Egypt’s Brotherhood rejects cabinet offer

Movement’s rejection comes as interim PM says he plans to start forming new government after meeting liberal leaders.

Egypt''s interim President Adli Mansour meets with Egypt''s former Finance Minister Hazem el-Beblawi in Cairo
Beblawi, left, an ex-finance minister, was named the new PM by interim leader Mansour, right [Reuters]

The Muslim Brotherhood has rejected an offer to join Egypt’s transitional cabinet, as new interim Prime Minister Hazem el-Beblawi announced he would start work on forming an interim government once he meets liberal leaders.

Beblawi told the Reuters news agency on Wednesday that he accepted that it would be difficult to win the unanimous support of Egyptians for his new government.

“Of course we respect the public opinion and we try to comply with the expectation of the people, but there is always a time of choice, there is more than one alternative, you cannot satisfy all of the people,” he said.

Meanwhile, Egypt’s main liberal coalition, the National Salvation Front, withdrew its earlier statement rejecting the transition plan for interim rule and issued a statement containing milder criticism, Reuters said.

Beblawi, a liberal economist and a former finance minister, was named the new prime minister on Tuesday.

Liberal opposition chief and Nobel Peace laureate Mohamed ElBaradei was also named vice president and head of foreign relations.

The appointments were followed by an announcement that ministerial posts in the new government would be offered to members of the Freedom and Justice Party, the Muslim Brotherhood’s political arm, and to the Al-Nour Party.

Al Jazeera’s Rawya Rageh, reporting from Cairo, said that some of the opposition groups like Tamarrod said that they were not consulted, and that the plans for the interim government was a rushed political process done secretly.

Political ‘manoeuvring’

The administration decisions come almost a week after the military overthrew President Mohamed Morsi and chose chief justice Adly Mansour to head the Arab world’s most populous country.

ElBaradei was initially tipped to lead the cabinet but his nomination was rejected by the Nour party. The head of the party added that it was still studying ElBaradei’s appointment as vice president.

Beblawi now faces the daunting task of trying to reunite a deeply divided country and rescue its battered economy.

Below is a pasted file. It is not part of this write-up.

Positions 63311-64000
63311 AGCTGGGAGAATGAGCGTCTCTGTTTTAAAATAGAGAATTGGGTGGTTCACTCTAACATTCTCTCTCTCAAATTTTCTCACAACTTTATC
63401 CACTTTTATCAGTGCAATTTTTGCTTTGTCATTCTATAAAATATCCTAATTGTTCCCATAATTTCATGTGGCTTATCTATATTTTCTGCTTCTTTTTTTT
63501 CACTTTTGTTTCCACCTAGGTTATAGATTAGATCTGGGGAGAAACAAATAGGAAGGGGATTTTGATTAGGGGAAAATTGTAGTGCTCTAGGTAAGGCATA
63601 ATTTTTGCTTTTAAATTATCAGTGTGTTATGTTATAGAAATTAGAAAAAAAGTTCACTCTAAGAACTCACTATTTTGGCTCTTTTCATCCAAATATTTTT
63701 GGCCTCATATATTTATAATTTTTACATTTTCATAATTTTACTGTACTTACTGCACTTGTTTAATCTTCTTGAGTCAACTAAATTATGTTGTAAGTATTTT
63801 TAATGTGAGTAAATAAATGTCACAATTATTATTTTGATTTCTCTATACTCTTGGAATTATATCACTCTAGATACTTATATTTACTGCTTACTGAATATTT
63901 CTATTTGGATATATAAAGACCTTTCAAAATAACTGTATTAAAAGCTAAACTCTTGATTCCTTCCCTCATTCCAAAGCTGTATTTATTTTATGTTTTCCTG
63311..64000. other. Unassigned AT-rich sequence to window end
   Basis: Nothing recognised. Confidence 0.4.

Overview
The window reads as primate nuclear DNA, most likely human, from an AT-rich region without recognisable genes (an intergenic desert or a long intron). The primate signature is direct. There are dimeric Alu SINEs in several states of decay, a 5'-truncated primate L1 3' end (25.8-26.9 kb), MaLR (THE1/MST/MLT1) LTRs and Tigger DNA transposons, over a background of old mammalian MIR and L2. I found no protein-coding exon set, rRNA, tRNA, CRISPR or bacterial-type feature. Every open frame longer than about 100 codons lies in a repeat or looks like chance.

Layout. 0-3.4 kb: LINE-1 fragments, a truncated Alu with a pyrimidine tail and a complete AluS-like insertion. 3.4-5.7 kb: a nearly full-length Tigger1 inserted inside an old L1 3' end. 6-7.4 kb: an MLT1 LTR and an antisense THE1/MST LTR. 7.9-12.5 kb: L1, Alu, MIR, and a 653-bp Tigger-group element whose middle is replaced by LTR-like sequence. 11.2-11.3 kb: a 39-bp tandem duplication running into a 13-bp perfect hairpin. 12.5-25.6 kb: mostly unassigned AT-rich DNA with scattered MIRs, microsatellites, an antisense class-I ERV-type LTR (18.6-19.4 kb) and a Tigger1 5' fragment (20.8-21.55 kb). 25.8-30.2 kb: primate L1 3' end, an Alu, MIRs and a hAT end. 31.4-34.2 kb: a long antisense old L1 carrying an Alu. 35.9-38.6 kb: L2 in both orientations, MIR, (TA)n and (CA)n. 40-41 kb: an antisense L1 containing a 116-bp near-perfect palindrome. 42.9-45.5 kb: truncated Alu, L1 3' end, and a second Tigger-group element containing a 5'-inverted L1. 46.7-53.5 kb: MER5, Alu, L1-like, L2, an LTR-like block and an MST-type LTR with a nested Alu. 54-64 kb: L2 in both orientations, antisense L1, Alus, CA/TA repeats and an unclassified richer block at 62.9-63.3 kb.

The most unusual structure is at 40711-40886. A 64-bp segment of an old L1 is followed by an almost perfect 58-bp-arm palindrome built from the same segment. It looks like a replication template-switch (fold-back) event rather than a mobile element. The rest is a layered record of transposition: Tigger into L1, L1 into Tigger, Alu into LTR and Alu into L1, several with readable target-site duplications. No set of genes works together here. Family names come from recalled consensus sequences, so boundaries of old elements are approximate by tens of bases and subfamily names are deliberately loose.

Shortly after the Islamist parties made their statements, Egypt’s army chief went on state media to say that the military will not accept political “manoeuvring”.

Defence Minister Abdel-Fattah el-Sissi said that “the future of the nation is too important and sacred for maneuvers or hindrance, whatever the justifications”.

The blueprint unveiled by Mansour is intended to replace the controversial Islamist-drafted constitution which he suspended following last week’s coup.

A committee will be set up to make final improvements to the draft before it is put to a referendum.

Parliamentary elections will then follow within three months and Mansour will announce a date for a presidential election once the new parliament has convened.

Beblawi and ElBaradei

Both Beblawi and ElBaradei are well-known on Egypt’s political scene.

Beblawi, 76, studied in Cairo and Paris, where he obtained a doctorate in economics.

Egypt in turmoil as rivals reject interim leader’s plan.

During his long career, he worked in public and private institutions, both at home and abroad, including as head of Egypt’s Export Development Bank between 1983 and 1995.

He has also taught at several universities around the world and has written numerous books and articles on finance in Arabic, French and English.

Beblawi was appointed as deputy prime minister and finance minister in the “Revolution Cabinet” after a popular uprising saw the ousting of long-time President Hosni Mubarak.

Egypt’s military council rejected Beblawi’s resignation in October of 2011, when he quit in protest over deadly clashes that left at least 26 people dead.

ElBaradei, who has the backing of the June 30 Front – an amalgam of several groups opposing Morsi – is widely respected in Egypt and has received the country’s highest honour, the Nile Shas, in 2006.

The former director of the UN nuclear watchdog agency, 71, has had a long career on the international scene.

ElBaradei served as an Egyptian diplomat to the UN and later as an aide to Egypt’s foreign minister.

He was the director general of the International Atomic Energy Agency for nearly 12 years. He and the IAEA shared the Nobel Peace Prize in 2005.

ElBaradei was tipped to be the new deputy prime minister last week, but Egyptian media later negated the reports.